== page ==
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Why Asia’s Banking Hubs Are Making Virtual a Reality

Ant Financial Services Group's Alipay Campaign Event
Photographer: Shiho Fukada/Bloomberg
Updated on

Long gone are the days when banking meant having to stand in line at crowded branches to cash a check or apply for a loan. Automated teller machines, the internet and mobile apps mean many people hardly ever step foot inside their bank. So-called virtual banks question the need for brick-and-mortar branches altogether. With catchy names such as Ally and Simple in the U.S., Monzo in the U.K. and WeBank and MYbank in mainland China, these digital-only upstarts have been signing up lots of customers, especially among the young. Now Asia’s financial hubs, Hong Kong and Singapore, are getting ready to hop on the bandwagon, issuing licenses for new entrants.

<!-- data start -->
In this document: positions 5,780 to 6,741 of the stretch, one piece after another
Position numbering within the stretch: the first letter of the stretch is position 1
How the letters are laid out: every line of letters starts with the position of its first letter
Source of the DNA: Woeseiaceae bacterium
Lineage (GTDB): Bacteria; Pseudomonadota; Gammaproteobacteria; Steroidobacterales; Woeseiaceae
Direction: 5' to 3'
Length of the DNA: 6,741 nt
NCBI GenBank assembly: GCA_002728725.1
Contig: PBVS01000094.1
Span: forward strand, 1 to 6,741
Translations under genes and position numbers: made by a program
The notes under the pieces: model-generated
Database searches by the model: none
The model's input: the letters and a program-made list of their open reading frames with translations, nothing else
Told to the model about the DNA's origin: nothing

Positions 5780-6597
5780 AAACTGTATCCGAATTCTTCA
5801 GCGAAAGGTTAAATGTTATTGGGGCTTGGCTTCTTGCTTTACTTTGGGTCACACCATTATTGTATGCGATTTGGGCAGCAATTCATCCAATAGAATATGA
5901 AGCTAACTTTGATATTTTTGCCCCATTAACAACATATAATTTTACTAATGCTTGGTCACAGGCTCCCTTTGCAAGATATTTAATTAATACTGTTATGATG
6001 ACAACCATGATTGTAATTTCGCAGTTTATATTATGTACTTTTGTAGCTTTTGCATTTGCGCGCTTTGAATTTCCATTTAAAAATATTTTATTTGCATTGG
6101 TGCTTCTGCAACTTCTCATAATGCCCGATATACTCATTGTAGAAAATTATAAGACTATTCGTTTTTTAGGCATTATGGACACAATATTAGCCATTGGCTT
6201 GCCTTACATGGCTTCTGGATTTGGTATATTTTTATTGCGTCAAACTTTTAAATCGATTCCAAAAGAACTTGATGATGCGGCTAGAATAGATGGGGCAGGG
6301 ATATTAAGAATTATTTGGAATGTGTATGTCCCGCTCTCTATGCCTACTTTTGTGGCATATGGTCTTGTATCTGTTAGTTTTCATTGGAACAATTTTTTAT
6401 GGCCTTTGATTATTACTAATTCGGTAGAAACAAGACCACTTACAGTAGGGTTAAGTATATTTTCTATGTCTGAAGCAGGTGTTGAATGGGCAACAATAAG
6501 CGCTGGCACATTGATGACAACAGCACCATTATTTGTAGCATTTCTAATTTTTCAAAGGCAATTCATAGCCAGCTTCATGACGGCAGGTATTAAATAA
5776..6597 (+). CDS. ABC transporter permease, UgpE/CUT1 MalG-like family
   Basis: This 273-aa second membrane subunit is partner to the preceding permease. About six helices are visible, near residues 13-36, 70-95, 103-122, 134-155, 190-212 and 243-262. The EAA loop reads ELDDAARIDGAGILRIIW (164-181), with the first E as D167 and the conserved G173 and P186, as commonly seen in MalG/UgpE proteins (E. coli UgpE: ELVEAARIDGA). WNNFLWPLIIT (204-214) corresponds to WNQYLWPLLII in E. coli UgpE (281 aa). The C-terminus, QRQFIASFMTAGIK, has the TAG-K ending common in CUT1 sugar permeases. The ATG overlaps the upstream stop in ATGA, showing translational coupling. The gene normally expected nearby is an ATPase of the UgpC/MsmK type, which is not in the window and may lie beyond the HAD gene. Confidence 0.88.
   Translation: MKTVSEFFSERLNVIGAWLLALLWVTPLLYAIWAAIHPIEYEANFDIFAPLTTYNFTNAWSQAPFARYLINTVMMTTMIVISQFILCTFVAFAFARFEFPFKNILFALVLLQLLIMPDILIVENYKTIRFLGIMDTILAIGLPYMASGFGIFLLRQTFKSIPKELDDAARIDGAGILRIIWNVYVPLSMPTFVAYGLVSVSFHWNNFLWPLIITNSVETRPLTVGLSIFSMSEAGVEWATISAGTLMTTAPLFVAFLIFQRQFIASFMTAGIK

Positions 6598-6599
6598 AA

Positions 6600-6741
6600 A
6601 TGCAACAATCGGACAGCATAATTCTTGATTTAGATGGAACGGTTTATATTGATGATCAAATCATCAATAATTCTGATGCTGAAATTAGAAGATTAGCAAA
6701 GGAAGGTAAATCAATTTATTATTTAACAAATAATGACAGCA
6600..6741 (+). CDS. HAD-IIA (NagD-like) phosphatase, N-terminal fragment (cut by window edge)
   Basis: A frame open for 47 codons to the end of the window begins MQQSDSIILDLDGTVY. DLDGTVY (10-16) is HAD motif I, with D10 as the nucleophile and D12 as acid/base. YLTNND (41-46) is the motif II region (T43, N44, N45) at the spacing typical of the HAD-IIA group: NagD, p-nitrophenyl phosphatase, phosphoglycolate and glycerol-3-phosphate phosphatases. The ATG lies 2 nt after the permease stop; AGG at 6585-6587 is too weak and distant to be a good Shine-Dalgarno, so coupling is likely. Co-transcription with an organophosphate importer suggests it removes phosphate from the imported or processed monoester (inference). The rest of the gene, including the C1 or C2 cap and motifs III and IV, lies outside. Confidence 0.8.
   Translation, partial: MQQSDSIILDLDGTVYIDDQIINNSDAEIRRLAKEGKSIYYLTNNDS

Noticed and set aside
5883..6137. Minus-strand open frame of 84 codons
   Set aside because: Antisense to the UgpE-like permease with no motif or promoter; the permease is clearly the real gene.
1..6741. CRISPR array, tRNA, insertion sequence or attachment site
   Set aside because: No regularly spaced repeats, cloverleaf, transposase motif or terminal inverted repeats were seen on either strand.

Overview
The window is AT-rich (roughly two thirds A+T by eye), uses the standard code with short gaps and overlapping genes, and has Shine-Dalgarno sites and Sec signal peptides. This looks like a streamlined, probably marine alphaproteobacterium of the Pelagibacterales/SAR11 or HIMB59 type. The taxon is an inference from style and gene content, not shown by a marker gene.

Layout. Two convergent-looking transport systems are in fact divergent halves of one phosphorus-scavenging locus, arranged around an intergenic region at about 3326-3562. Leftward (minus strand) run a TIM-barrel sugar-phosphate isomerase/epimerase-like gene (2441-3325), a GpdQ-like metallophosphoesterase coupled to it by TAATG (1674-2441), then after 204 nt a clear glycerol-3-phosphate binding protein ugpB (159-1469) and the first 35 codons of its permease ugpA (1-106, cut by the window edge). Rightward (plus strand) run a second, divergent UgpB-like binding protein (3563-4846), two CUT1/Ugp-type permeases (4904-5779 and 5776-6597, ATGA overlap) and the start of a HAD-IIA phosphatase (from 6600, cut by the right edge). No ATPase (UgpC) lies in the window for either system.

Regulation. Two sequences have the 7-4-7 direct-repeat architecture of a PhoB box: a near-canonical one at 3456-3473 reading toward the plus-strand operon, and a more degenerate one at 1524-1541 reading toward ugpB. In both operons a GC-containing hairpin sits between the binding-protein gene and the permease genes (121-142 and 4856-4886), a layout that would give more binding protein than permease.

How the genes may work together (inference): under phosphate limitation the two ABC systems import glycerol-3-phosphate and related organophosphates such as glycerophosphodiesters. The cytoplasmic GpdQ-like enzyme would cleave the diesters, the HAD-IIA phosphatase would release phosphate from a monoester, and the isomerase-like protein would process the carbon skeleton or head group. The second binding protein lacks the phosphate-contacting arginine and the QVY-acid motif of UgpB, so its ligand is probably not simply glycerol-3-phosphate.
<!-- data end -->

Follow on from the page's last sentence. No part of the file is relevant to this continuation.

The Hong Kong Monetary Authority defines it as a bank that delivers services through the internet or other electronic channels instead of physical branches. That means not only facilitating payments but accepting deposits and making loans, just like traditional ones. Other terms used interchangeably include digital or digital-only banks or neobanks. By contrast, so-called digital wallets or e-wallets such as Apple Pay, PayPal or Google Pay usually serve as intermediaries between a consumer’s traditional account or credit card and a merchant, usually via a smartphone or computer.